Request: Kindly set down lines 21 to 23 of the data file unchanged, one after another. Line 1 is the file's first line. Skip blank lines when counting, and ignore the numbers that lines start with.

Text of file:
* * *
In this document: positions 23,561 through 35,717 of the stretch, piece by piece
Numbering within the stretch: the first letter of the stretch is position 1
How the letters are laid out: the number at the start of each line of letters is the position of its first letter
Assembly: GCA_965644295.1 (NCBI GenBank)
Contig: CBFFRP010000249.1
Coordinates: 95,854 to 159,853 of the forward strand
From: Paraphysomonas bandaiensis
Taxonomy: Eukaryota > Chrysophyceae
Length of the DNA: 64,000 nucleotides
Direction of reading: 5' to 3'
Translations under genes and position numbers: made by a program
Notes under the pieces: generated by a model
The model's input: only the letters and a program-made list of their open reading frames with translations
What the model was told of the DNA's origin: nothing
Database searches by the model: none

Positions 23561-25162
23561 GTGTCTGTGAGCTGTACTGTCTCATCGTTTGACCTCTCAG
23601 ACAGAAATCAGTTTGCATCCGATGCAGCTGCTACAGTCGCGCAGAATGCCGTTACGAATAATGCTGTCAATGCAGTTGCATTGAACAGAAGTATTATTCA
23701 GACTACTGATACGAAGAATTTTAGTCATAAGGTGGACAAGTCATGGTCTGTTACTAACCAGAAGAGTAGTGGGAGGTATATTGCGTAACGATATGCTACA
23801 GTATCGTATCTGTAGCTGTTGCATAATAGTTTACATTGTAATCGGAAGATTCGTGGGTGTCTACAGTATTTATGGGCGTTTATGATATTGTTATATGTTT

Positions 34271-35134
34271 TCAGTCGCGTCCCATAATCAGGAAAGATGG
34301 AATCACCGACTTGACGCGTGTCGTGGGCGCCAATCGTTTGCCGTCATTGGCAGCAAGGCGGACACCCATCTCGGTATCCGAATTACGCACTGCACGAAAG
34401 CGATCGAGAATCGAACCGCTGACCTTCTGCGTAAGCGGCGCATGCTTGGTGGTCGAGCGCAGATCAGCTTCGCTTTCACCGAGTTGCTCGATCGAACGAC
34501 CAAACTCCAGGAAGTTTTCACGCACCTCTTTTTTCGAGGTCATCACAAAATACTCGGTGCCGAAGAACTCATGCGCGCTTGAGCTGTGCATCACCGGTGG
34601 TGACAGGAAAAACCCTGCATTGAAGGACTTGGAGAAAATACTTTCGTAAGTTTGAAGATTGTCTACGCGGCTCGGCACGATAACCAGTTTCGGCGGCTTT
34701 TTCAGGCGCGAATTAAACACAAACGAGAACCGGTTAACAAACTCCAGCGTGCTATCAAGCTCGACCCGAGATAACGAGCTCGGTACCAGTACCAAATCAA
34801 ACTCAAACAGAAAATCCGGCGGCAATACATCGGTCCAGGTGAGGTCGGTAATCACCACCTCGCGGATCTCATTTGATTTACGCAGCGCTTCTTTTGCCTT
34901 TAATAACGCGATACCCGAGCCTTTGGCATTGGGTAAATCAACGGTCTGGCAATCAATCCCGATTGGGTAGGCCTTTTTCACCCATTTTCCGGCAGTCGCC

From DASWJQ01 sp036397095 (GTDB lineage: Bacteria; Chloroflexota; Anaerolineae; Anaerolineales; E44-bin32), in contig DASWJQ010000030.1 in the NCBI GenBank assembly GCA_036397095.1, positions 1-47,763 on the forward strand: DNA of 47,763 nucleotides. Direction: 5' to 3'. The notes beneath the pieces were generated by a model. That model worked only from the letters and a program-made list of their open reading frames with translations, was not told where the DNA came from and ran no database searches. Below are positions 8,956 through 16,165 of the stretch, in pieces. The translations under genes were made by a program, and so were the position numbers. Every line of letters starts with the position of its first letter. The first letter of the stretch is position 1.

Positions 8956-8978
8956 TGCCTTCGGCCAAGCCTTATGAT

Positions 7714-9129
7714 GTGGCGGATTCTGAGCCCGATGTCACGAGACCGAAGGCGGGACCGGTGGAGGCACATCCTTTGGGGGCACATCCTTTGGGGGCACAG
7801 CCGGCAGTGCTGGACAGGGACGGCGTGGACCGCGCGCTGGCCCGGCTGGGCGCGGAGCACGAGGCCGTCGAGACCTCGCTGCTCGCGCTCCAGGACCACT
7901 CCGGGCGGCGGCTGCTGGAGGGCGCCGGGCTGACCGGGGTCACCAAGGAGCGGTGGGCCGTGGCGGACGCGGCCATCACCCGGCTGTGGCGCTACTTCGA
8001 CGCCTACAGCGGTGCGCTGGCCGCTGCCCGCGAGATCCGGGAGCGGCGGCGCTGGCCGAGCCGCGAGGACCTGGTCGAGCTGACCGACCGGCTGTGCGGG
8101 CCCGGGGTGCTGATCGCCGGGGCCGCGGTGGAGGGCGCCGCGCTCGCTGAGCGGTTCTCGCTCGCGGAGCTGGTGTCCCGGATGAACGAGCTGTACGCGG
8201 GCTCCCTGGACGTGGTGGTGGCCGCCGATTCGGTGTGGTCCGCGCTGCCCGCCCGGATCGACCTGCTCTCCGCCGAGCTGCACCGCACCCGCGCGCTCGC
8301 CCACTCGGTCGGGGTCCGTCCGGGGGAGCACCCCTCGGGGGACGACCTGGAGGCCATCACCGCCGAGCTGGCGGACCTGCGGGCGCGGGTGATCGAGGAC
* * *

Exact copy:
Positions 34271-35134
34271 TCAGTCGCGTCCCATAATCAGGAAAGATGG
34301 AATCACCGACTTGACGCGTGTCGTGGGCGCCAATCGTTTGCCGTCATTGGCAGCAAGGCGGACACCCATCTCGGTATCCGAATTACGCACTGCACGAAAG